USAfrica: Why Jonathan’s tenure elongation proposal is a misplacement of priorities. By Okey Ndibe
|Why Jonathan’s tenure elongation proposal is a misplacement of priorities. By Prof. Okey Ndibe
Special to USAfricaonline.com and Nigeria360 e-group
The kindest thing that can be said about Nigeria’s President Goodluck Jonathan’s proposal to amend the constitution in order to enshrine a single term of six years for occupants of the presidency and governorship is that Mr. Jonathan must have made up his mind without giving serious thought to the matter. For, in the end, the proposal is terribly weak, a product of profound misdiagnosis – and bespeaks a shocking misplacement of priorities.
In a statement signed by Reuben Abati, the president’s spokesman, we learn that the proposal “is borne out of [Jonathan’s] patriotic zeal,” that it came “after a painstaking study and belief that the constitutionally guaranteed two terms for Presidents and Governors is not helping the focus of Governance and institutionalization of democracy at this stage of our development.” Mr. Abati’s statement also reveals that the president “is concerned about the acrimony which the issue of re-election, every four years, generates both at the Federal and State levels.” We read that Nigeria “is still smarting from the unrest, the desperation for power and the overheating of the polity that has attended each general election,” with the concomitant “unending inter and intra-party squabbles which have affected the growth of party democracy in the country, and have further undermined the country’s developmental aspirations.”
Mr. Abati’s press release goes to extensive lengths to assure Nigerians that his boss would not benefit from the single term amendment – if passed. Mr. Jonathan, we learn, “also states that the greater good of Nigeria is greater than the ambition of any one individual.” And then this: “The envisaged Bill is part of the Jonathan administration’s transformation agenda aimed at sanitizing the nation’s politics. The President believes that this single move, when actualized, will change the face of our politics and accelerate the overall development of our nation.”
It is easy to demonstrate that Mr. Jonathan’s proposal is not remotely transformational. Nor is his prescription an antidote to the problems articulated in his spokesman’s statement.
First, there’s nothing in a single term that makes it less susceptible to violence or the so-called overheating of the polity. Candidates seeking ascension to Aso Rock or occupancy of any of the thirty-six Government Houses are likely to bring the same arsenal of violence whether they are to spend a single term of six years, or two terms of four years each.
Nor does it stand to reason that a president, or governor, who has only a single term, would be more focused on governance. Given a single term of six years, instead of two terms of four years, a thieving governor would simply cram into his single term all the looting he would have done in two four-year terms.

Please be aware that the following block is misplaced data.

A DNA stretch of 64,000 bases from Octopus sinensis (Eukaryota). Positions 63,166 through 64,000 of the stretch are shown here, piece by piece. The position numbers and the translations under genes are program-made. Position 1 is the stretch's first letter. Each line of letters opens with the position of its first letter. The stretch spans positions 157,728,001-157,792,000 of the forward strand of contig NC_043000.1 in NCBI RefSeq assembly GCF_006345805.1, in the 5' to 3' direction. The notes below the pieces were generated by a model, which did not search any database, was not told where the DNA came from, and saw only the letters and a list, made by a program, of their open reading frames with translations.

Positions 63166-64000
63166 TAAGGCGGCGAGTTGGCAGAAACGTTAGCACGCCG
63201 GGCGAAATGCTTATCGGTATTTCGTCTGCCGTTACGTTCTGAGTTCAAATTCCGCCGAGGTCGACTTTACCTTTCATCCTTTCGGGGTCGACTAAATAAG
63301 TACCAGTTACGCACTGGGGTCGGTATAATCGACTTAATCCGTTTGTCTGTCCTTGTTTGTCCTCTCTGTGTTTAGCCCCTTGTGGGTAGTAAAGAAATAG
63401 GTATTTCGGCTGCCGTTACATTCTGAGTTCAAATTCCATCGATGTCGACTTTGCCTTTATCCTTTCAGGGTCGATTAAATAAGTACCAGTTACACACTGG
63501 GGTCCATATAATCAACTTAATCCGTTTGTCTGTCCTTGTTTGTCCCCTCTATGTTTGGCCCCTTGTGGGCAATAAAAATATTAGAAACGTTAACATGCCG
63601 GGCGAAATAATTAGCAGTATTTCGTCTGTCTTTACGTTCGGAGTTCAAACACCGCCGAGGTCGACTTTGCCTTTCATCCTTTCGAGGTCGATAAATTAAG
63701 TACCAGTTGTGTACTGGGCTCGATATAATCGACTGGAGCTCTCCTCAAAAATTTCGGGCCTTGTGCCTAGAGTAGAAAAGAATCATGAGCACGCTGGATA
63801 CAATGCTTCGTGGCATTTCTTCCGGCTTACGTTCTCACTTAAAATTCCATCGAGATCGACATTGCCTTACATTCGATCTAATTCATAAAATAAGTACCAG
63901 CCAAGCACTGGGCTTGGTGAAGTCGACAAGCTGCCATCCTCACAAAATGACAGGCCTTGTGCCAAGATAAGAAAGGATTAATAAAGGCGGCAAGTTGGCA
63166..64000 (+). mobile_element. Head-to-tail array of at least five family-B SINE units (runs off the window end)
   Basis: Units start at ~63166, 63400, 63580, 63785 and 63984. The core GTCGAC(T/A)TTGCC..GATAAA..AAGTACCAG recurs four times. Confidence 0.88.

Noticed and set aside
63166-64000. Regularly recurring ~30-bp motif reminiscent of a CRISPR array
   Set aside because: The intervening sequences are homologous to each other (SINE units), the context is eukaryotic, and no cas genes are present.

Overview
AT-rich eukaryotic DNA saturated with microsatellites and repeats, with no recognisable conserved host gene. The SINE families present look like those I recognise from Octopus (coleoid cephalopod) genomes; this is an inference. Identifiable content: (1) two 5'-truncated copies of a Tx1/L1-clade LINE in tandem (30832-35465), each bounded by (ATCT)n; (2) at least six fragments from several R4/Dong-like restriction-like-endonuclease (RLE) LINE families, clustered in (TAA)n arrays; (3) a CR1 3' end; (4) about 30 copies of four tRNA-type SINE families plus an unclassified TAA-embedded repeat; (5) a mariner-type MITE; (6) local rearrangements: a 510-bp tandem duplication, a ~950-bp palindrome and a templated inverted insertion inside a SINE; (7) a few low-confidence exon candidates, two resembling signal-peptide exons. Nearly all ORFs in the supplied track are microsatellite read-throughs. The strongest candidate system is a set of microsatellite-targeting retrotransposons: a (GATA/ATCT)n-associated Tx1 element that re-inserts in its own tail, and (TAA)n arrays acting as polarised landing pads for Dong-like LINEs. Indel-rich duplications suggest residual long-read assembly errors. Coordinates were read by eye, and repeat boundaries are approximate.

In fact, if nothing fundamentally serious is done to address the crises of violence and corruption in our politics – and Mr. Jonathan’s proposal is, at best, first aid, not a panacea – then Nigerians are, on balance, better off with two terms for state executives and even the presidency. It’s true that many incumbent governors still find a way – through bribery (to electoral officials, law enforcement agents, and judges), intimidation of opponents, and deployment of state resources – to wangle their way to re-election (or re-selection). Still, the case of Ikedi Ohakim – to take that telling example – illustrates the superiority of two four-year terms.
Imagine the greater damage an Ohakim might have done in Imo State if he had six years, rather than four, to enact his wrecking game. The sheer prospect of Mr. Ohakim spending another two years in Government House, Owerri is bound to give the millions of Imo indigenes ulcer. The lesson from Imo is that a determined people can sometimes dislodge a self-aggrandizing mediocrity from his gubernatorial perch.
There are simply too many holes in Mr. Jonathan’s proposal. Its central assumptions are deaf to recent Nigerian history. In fact, Mr. Abati’s claim that the proposal emerged from “a painstaking study” is bogus and deceptive. It’s fallacious to suggest that a president or governor limited to one term of six years would become indifferent to the issue of his or her successor. If former Governor James Ibori had spent only one term, does anybody believe he would not have less fervid in pushing forward his maternal cousin, Emmanuel Uduaghan, to take over from him? It’s no secret that, having lost the battle for a third term, former President Olusegun Obasanjo designed and executed a plan to enthrone the tag team of Umaru Yar’Adua and Goodluck Jonathan at all cost. Is Mr. Jonathan willing to argue that, had Mr. Obasanjo spent only a single term of six years, he would have quietly returned to his farm in Otta, instead of manipulating all the instruments of incumbency to impose his anointed successor?